Abbott’s other fiscal commitments were directed at the year 2023, which would be in a fourth Abbott term, when he said the Coalition would have a surplus of 1% of GDP and defence spending of 2% of GDP (roughly around $40 billion in nominal terms, compared to $26 billion now). Turns out there’s plenty of money for giant American arms companies, where around a third of our defence capital spending goes — though they’ll have to be patient.

Abbott also committed that the size of government would be smaller each year, although he didn’t specify whether this related to expenditure or taxation.

If this commitment relates to taxation, it will mean greater spending cuts in order to achieve a surplus — tax as a proportion of GDP is forecast to increase from 22.2% (the highest it has been since the last Howard government budget) this year to 23.6% in 2016-17. A quick calculation suggests the Coalition will need to find another $23.5 billion in spending cuts over the forward estimates on top of its existing savings task, if it is to reduce tax revenue each year by 0.1% of GDP and still reach Labor’s projected surplus. Maybe Bank of America Merrill Lynch’s chief economist Saul Eslake, who earlier this year nailed Abbott when he compared him to Malcolm Fraser, was right about the vast scope of the savings task facing Abbott?

Then again if Abbott was referring to reducing the size of expenditure each year, that’s dead easy: Labor’s spending outlined in the economic statement already declines from 25.3% of GDP to 24.4% of GDP by 2016-17 in Treasury projections anyway.

What’s important in all this is that Abbott has committed the Coalition to no more stringent a fiscal policy than Labor, which is a good outcome for an economy that is below-par even with interest rates at record lows. While the Coalition continues to talk the talk of the fiscal disciplinarians, it’s walking the same walk as Labor on returning to surplus and sensibly ignoring the blandishments of many on the Right who want to see austerity-style cuts and a punitive slash-and-burn fiscal policy.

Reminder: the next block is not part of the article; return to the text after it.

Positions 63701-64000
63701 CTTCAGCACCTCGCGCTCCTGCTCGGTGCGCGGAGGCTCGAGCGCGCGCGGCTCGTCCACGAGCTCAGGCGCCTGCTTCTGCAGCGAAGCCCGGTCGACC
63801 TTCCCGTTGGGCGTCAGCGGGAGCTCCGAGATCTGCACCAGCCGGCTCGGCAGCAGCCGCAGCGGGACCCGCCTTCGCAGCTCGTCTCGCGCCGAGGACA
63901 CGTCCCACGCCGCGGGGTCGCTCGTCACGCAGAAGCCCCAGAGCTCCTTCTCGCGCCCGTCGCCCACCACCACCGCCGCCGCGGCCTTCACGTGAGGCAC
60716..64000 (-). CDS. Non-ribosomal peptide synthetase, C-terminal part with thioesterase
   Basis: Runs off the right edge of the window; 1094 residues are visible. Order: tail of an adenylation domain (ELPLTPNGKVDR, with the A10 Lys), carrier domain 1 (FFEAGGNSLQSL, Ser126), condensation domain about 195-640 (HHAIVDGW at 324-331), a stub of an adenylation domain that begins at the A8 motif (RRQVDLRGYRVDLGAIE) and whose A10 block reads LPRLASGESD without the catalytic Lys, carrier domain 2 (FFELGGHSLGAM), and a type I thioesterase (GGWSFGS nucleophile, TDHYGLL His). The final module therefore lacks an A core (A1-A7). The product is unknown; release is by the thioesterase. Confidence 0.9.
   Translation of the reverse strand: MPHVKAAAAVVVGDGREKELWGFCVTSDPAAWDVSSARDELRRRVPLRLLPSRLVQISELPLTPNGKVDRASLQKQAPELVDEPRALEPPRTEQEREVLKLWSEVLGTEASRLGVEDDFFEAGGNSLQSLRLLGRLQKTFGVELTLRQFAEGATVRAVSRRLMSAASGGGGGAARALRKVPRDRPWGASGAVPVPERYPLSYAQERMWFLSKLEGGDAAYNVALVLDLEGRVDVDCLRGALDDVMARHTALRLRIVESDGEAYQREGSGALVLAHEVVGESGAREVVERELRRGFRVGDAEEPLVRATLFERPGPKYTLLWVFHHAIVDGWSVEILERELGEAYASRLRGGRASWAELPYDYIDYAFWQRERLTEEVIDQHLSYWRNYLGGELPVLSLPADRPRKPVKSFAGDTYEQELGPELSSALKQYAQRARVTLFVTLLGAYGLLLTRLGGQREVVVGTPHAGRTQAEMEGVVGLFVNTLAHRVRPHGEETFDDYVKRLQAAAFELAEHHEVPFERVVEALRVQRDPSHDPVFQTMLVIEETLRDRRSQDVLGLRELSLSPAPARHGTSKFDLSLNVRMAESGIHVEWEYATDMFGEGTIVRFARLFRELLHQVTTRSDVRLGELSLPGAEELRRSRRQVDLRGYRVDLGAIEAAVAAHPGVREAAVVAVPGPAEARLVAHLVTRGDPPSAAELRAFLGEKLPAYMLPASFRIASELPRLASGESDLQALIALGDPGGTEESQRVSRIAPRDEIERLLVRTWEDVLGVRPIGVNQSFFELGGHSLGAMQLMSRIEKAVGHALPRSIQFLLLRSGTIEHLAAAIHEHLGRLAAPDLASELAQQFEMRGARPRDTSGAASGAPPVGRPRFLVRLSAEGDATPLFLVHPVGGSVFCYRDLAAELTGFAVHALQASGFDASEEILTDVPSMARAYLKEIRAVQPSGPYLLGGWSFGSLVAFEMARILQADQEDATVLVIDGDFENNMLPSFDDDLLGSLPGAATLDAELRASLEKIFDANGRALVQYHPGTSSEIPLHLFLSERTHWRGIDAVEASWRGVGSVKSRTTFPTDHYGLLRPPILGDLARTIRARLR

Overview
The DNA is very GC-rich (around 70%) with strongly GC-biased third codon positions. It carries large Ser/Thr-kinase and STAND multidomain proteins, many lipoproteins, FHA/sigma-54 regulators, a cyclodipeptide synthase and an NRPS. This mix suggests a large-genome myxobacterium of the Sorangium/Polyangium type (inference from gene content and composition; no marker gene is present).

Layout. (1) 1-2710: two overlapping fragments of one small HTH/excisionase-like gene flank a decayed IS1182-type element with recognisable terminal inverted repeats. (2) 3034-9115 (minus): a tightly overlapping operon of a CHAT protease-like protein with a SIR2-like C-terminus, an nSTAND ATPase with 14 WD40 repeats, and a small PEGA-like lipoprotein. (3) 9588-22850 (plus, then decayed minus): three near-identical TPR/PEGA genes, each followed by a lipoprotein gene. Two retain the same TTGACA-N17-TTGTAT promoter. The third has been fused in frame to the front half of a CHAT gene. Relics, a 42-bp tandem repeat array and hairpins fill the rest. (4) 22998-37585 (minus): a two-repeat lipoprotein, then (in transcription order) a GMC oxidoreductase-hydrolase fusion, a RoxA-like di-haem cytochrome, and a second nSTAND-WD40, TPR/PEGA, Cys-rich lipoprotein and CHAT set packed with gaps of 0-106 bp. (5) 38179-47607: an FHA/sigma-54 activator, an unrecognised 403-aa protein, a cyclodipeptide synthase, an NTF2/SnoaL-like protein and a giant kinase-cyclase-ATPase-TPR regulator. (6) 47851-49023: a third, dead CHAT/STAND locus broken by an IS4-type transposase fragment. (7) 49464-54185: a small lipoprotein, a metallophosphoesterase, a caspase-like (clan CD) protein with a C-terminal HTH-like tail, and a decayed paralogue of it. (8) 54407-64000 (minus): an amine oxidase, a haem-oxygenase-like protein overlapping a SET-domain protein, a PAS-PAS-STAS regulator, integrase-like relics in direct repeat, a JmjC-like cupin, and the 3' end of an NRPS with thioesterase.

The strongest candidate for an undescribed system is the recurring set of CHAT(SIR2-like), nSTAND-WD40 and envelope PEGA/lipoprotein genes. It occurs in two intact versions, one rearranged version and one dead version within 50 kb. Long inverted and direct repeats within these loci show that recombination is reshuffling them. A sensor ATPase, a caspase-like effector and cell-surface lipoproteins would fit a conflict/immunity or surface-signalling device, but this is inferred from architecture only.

Speaking of whom, it’s odd, but the fiscal hairshirts were thin on the ground this morning in response to Abbott’s commitments. Where was Judith Sloan, who has excoriated Labor’s spendthrift ways and its politicisation of Treasury? What about Henry Ergas, scourge of the Left and its chaotic budgeting? Where was David Murray, advocate of fiscal self-flagellation? Not a word on the Coalition declaring a unity ticket with Labor on the path back to surplus.

Still, forget three years of hypocrisy and inconsistency: it would have been downright disastrous for the economy if the Coalition had proposed to act as though their rhetoric in any way reflected reality. Instead, they’ve opted for sensible fiscal policy that serves the needs of the economy, instead of making the economy serve an ideological fetish about fiscal policy.

Now to hear from Hockey and Robb about the “emergency” level of interest rates and the perils of cutting debt to quickly and too deeply. A Damascene conversion on the way to September 7 and government?

Peter Fray